Ecto extension to support enums in models

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EctoEnum is an Ecto extension to support enums in your Ecto models.


First, we add ecto_enum to mix.exs:

def deps do
    {:ecto_enum, "~> 1.4"}

Run mix deps.get to install ecto_enum.

Creating an Ecto Enum with defenum/2 macro

We will then have to define our enum. We can do this in a separate file since defining an enum is just defining a module. We do it like:

# lib/my_app/ecto_enums.ex

import EctoEnum
defenum StatusEnum, registered: 0, active: 1, inactive: 2, archived: 3

Note that we can also use string-backed enums by doing the following:

defenum StatusEnum, registered: "registered", active: "active", inactive: "active", archived: "archived"
# short-cut way of using string-backed enums
defenum StatusEnum, ["registered", "active", "inactive", "archived"]

Once defined, EctoEnum can be used like any other Ecto.Type by passing it to a field in your model's schema block. For example:

defmodule User do
  use Ecto.Schema

  schema "users" do
    field :status, StatusEnum

In the above example, the :status will behave like an enum and will allow you to pass an integer, atom or string to it. This applies to saving the model, invoking Ecto.Changeset.cast/4, or performing a query on the status field. Let's do a few examples:

iex> user = Repo.insert!(%User{status: 0})
iex> Repo.get(User,

iex> %{changes: changes} = cast(%User{}, %{"status" => "active"}, ~w(status), [])
iex> changes.status

iex> from(u in User, where: u.status == ^:registered) |> Repo.all() |> length

Passing a value that the custom Enum type does not recognize will result in an error.

Creating an Ecto Enum by useing EctoEnum

Another way to create an Ecto Enum is by useing the EctoEnum or the EctoEnum.Postgres modules.

To use EctoEnum with integer-backed storage:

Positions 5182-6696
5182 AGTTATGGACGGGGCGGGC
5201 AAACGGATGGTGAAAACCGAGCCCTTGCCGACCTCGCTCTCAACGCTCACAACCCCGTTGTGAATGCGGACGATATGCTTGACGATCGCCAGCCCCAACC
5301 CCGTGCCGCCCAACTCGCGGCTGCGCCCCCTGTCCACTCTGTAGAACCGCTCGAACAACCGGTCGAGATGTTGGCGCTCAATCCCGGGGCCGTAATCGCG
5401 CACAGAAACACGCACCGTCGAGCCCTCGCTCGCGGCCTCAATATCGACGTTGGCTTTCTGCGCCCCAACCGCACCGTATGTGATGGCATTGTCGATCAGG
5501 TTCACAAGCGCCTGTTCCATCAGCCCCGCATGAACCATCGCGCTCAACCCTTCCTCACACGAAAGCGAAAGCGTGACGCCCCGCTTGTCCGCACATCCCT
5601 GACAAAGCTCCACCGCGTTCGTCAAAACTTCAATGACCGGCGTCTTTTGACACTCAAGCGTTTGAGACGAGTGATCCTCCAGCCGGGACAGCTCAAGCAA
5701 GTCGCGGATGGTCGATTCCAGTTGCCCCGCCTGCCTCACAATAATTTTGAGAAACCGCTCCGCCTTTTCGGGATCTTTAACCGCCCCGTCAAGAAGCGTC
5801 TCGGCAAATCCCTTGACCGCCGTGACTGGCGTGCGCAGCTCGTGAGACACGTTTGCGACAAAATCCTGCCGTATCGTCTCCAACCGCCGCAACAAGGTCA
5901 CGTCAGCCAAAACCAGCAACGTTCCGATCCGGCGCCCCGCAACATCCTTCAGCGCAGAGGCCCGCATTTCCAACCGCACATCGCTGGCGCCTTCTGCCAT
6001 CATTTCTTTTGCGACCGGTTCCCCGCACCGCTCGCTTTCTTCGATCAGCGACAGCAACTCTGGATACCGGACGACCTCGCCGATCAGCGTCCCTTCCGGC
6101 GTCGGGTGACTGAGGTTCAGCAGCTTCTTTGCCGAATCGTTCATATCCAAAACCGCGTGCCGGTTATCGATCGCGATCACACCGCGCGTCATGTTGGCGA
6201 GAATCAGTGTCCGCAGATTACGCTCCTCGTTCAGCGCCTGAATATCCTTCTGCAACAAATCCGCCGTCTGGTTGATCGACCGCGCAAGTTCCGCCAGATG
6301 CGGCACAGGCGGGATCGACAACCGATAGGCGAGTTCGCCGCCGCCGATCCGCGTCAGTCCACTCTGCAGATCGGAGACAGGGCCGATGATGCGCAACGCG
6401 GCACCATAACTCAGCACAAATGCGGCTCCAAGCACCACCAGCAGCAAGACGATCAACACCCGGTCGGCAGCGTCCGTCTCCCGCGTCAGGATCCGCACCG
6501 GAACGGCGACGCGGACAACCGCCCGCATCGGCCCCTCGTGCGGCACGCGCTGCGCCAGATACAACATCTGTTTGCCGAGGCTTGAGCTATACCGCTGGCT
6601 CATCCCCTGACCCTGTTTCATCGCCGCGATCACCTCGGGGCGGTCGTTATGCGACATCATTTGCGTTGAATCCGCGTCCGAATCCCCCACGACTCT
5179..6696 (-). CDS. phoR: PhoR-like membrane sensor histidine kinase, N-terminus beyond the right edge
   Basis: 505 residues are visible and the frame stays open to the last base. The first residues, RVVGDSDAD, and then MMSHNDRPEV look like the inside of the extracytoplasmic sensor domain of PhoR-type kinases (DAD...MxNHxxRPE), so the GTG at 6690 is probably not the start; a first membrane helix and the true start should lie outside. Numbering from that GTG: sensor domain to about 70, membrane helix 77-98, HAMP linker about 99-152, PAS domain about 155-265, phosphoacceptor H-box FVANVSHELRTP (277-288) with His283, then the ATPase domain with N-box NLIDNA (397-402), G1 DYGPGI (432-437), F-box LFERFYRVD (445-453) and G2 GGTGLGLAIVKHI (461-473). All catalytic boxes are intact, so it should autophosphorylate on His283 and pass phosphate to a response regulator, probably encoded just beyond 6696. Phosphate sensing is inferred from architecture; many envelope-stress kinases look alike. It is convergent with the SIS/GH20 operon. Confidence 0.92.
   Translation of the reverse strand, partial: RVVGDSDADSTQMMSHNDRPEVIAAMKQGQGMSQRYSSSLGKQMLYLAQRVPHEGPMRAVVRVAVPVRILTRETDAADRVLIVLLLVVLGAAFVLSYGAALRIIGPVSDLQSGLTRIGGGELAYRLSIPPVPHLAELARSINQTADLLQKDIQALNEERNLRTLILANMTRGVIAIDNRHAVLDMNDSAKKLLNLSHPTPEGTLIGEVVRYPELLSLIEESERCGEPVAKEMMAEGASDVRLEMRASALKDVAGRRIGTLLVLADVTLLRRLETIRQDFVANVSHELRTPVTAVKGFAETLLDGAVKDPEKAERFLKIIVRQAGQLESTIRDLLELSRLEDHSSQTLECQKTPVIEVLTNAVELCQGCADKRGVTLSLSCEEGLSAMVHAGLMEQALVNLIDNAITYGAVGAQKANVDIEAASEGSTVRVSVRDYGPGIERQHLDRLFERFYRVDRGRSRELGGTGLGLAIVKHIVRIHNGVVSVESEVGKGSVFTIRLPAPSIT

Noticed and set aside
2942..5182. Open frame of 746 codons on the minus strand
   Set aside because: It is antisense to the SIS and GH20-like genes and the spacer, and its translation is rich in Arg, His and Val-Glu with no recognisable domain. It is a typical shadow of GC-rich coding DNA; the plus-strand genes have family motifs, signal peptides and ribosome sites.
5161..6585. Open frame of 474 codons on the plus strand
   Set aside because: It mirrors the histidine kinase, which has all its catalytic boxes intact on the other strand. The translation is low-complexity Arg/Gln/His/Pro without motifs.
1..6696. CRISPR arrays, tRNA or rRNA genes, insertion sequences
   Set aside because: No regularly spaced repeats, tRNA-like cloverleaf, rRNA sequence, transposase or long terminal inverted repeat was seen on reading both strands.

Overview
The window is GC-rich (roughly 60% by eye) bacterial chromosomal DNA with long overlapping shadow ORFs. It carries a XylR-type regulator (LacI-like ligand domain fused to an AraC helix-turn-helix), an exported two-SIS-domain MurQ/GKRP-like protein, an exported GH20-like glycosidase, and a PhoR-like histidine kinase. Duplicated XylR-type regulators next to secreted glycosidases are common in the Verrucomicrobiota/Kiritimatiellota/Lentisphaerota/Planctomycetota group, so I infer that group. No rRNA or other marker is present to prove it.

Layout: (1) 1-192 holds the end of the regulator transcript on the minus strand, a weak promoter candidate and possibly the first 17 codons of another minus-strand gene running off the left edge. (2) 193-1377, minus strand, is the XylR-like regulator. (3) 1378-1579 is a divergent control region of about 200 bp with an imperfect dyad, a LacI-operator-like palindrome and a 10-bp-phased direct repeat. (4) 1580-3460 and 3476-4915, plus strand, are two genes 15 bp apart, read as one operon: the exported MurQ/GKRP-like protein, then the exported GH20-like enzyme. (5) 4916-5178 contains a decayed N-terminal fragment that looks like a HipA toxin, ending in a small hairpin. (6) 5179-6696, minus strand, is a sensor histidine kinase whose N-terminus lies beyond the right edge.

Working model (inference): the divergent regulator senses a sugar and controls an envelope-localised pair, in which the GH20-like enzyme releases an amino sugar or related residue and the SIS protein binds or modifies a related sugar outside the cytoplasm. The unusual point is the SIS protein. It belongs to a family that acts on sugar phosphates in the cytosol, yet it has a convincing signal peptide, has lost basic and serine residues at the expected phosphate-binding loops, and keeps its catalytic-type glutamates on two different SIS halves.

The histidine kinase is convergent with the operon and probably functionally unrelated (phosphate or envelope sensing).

defmodule CustomEnum do
  use EctoEnum, ready: 0, set: 1, go: 2

To use EctoEnum with string-backed storage:

defmodule CustomEnum do
  use EctoEnum, "ready", "set", "go"

To use EctoEnum with Postgres user-defined types:

defmodule PostgresType do
  use EctoEnum, type: :new_type, enums: [:ready, :set, :go]

We can also use EctoEnum.Postgres directly like:

defmodule NewType do
  use EctoEnum.Postgres, type: :new_type, enums: [:ready, :set, :go]


The enum type StatusEnum will also have a reflection function for inspecting the enum map at runtime.

iex> StatusEnum.__enum_map__()
[registered: 0, active: 1, inactive: 2, archived: 3]
iex> StatusEnum.__valid_values__()
[0, 1, 2, 3, :registered, :active, :inactive, :archived, "active", "archived",
"inactive", "registered"]

There is also a helper function that leverages the __valid_values__() reflection called valid_value?(value).

iex> StatusEnum.valid_value?(:registered)
iex> StatusEnum.valid_value?("invalid")

Using Postgres's Enum Type

Enumerated Types in Postgres are now supported. To use Postgres's Enum Type with EctoEnum, use the defenum/3 macro instead of defenum/2. We do it like:

# lib/my_app/ecto_enums.ex

import EctoEnum
defenum StatusEnum, :status, [:registered, :active, :inactive, :archived]

The second argument is the name you want to use for the new type you are creating in Postgres. Note that defenum/3 expects a list of atoms(could be strings) instead of a keyword list unlike in defenum/2. Another notable difference is that you can no longer use integers in place of atoms or strings as values in your enum type. Given the above code, this means that you can only pass the following values:

[:registered, :active, :inactive, :archived, "registered", "active", "inactive", "archived"]

In your migrations, you can make use of helper functions like:

def change do
  create table(:users_pg) do
    add :status, StatusEnum.type()

create_type/0, type/0 and drop_type/0 are automatically defined for you in your custom Enum module.

You can also create the enum in a different schema:

defenum StatusEnum, :status, [:registered, :active, :inactive, :archived], schema: "alternative_schema"

Important notes/gotchas


  • Keep in mind that ALTER TYPE ... ADD VALUE cannot be executed inside a transaction block. This means that running this inside a migration requires you to set to the module attribute @disable_ddl_transaction to true. For example:
defmodule MyApp.Repo.Migrations.AddToGenderEnum do
  use Ecto.Migration
  @disable_ddl_transaction true

  def up do
    Ecto.Migration.execute "ALTER TYPE gender ADD VALUE IF NOT EXISTS'other'"

  def down do
  • Note that there is no easy way to drop an enum value. It is not supported and you must create a new type without the value. Here are some work-arounds. Best to avoid having to drop an enum value.

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